Figure 6: Distribution of Age at Death by Race
This is confirmed by plotting the distribution of several races side by side. Figure 6 shows that relatively fewer Japanese people die before reaching the end of the human lifespan.
Manner of Death
Next, the manner of death is explored. The dataset classifies the manner of death into 7 categories. The categories and their counts are listed in Table 1.
Table 1: Distribution of Age at Death by Race
The average age at death for each category is shown in Figure 7. Deaths from natural causes have the greatest average age. Homicides have the least.
Figure 7: Average Age at Death by Manner of Death
Next, the records are grouped by manner of death and race. Bar charts for accidents, suicides, and homicides are constructed. The y-axis represents the percentage of all deaths for each race accounted for by a specific manner.
Figure 8: Manner of Death by Race
The chart for homicides show that Japanese and Chinese have the lowest homicide rates among all races. This factor contributes to the longevity of these races as death by homicide typically occurs earlier in life. Conversely, homicide rates are highest among blacks. This factor contributes to the relatively shorter average lifespan of the race.
Underlying Cause of Death
Next, underlying cause of death is explored. Each record is labeled with an ICD-10 code indicating the underlying cause of death. The cumulative percentage of records accounted for by top diseases is computed and the result is shown in Figure 9. As can be seen, a small number of causes are responsible for a large number of deaths. Well over 60% of all deaths are the result of less than 50 causes of mortality.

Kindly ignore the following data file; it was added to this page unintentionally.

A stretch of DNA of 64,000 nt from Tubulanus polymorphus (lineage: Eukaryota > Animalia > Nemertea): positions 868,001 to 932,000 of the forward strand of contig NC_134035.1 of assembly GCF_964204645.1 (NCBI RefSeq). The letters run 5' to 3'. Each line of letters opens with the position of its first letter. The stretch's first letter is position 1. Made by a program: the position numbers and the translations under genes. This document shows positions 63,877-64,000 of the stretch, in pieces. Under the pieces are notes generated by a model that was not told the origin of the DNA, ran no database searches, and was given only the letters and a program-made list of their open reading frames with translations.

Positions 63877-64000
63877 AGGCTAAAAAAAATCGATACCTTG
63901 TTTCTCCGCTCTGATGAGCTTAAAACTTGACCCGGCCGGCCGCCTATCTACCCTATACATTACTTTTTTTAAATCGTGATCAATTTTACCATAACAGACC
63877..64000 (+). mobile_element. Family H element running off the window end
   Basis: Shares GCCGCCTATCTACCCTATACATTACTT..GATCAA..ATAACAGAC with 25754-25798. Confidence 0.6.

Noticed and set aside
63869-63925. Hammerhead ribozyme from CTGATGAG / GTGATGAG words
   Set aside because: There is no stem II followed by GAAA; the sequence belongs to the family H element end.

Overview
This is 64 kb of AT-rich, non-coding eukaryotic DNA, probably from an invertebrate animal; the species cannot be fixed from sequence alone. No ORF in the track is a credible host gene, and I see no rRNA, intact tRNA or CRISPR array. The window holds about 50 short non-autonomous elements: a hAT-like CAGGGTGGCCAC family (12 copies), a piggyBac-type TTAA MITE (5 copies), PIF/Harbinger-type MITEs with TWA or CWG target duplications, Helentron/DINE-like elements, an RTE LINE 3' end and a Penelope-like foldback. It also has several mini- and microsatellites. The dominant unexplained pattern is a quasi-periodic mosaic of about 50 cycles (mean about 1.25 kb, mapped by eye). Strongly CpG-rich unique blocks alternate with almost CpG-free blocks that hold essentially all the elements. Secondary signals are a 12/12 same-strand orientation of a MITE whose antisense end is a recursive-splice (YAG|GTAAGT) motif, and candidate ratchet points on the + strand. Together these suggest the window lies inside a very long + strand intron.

Figure 9: Cumulative Percentage of Deaths by Top Diseases
Next, the records are grouped by ICD-10 code and the counts of each are computed. The result is shown in a bar chart in Figure 10. The corresponding ICD-10 codes are listed in Table 2.
Figure 10: Leading Causes of Death
|I251||79.9||12.9||161079||Atherosclerotic Heart Disease|
|C349||71.7||11.0||146786||Malignant Neoplasm: Bronchus or Lung|
|J449||77.2||11.0||116117||Chronic Obstructive Pulmonary Disease|
|I219||74.5||14.0||107594||Acute Myocardial Infarction|
|I500||83.6||11.6||64439||Congestive Heart Failure|
|I250||71.9||14.8||62909||Atherosclerotic Cardiovascular Disease|
Table 2: Leading Causes of Death